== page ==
Trump rolls out tax plan and questions begin
For months, Republican leaders have vowed to overhaul the American tax code. On Wednesday, the party’s leaders unveiled a nine-page framework that would slash tax rates for the rich, middle class and businesses, while keeping tax deductions that spur home buying and charitable giving, The Washington Post reported. While the framework identified broad cuts, many key questions remained unanswered, including how lawmakers plan to avoid adding to the nation’s debt. The proposed cuts would not help poorer families that do not pay federal income taxes, The Washington Post reported.
Equifax CEO retires
The fallout for the credit-bureau monitoring service Equifax picked up on Tuesday after the company announced its chief executive is retiring, The Washington Post reported. The announcement comes just weeks after the beleaguered credit service announced it had suffered a major hack that compromised the private financial information of 143 million people. The agency came under fire in recent weeks from both consumer groups and federal officials over its handling of the data breach. While CEO Richard Smith will step down, Equifax’s board of directors appointed board member Mark Feidler to serve as the company’s non-executive chairman. Paulino do Rego Barros Jr., who led the company’s Asia Pacific division, will become interim chief executive, The Washington Post reported.
Target hikes minimum wage
On Monday, the retailer Target made waves when it announced it is hiking its minimum hourly wage to $11 next month, with a rise to $15 per hour by the end of 2020, Bloomberg reported. The increase would apply to regular full-time employees and 100,000 seasonal workers it hires in the fall and winter to help with the holidays. With unemployment at 4.3 percent in May, Target and other retailers must compete for a narrow pool of job seekers willing to work in the retail sector. Rival Walmart raised its minimum wage to $10 an hour last year.
Women sue over baby powder
The drug and consumer goods company Johnson & Johnson is being sued individually by thousands of women over its baby powder, claiming talcum powders causes ovarian cancer, The New York Times reported on Thursday. The stakes are high for both sides: Johnson & Johnson risks its reputation if the public deems baby powder, one of its oldest products, unsafe. Plaintiffs, many of whom are critically ill, face long and expensive court battles. Many of the 4,800 plaintiffs (as of July 2) are seeking financial damages worth millions of dollars and asking Johnson & Johnson to add a warning to its baby powder label or to replace the product with one made with cornstarch. So far, the evidence that baby powder causes ovarian cancer is inconclusive, The New York Times reported.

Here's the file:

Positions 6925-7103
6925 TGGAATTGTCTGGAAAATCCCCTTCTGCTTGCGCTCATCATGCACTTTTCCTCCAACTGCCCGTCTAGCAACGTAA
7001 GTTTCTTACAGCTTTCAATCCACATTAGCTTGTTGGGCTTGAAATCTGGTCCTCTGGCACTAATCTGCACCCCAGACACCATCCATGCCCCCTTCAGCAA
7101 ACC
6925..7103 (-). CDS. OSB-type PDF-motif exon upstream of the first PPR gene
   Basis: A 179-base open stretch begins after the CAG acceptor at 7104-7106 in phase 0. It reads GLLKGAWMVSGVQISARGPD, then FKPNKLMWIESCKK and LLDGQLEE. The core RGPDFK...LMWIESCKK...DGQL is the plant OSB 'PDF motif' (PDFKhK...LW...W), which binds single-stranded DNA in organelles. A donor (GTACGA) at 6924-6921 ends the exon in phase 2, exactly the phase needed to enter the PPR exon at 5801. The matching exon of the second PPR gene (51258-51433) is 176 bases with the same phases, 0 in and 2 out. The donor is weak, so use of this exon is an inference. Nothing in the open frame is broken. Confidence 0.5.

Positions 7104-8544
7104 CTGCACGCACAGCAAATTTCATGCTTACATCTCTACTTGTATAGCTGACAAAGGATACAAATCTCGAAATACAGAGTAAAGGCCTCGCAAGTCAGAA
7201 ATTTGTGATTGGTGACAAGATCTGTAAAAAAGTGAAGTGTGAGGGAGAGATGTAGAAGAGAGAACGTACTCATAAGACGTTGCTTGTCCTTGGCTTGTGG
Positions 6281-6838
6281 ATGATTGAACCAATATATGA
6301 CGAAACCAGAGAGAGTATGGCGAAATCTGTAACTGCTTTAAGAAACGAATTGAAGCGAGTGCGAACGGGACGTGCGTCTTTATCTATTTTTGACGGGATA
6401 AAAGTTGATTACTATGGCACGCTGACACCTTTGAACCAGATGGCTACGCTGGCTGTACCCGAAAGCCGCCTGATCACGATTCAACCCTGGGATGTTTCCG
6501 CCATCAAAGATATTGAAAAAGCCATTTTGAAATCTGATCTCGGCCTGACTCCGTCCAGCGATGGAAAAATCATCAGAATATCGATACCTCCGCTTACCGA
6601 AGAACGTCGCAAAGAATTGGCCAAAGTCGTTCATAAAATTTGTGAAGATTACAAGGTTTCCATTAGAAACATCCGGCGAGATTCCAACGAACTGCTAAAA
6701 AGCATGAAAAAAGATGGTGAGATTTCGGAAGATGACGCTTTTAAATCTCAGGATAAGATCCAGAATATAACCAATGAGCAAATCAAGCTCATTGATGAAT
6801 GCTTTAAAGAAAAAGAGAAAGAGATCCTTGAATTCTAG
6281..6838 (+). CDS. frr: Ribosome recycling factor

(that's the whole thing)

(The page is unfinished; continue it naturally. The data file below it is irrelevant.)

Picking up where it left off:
Stakes climb for Volkswagen
German carmaker Volkswagen isn’t out of hot water yet. A German investigation into emissions test cheating expanded on Thursday after German authorities arrested a former high-ranking executive, two people with knowledge of the arrest told The New York Times. In January, the carmaker agreed to pay $4.3 billion to U.S. regulators over accusations the company rigged its software to pass emissions tests. German news outlets identified the executive as Wolfgang Hatz, former chief of engine development at Volkswagen. Hatz worked closely with Matthias Muller, now the company’s chief executive, when both were on the Porsche board. Hatz was being held in Munich without bail, The New York Times reported.
Panic spreads for toymakers
Toymakers are reeling after Toys R Us announced it was filing for bankruptcy last week, The Washington Post reported on Thursday. Toys R Us owes $7.5 billion to more than 100,000 creditors, including most of the household names in America: Mattel (owed $136 million), Hasbro ($59 million), Spin Master ($33 million), Lego ($32 million), Radio Flyer ($12 million), Crayola ($2.6 million). The results could be devastating for smaller and mid-sized toy companies, many of which say they are likely to lose millions of dollars as a result of the bankruptcy, causing problems throughout the entire toy industry. The future of Toys R Us hangs in the balance as suppliers make difficult decisions about whether they will ship to the retailer heading into the holiday season.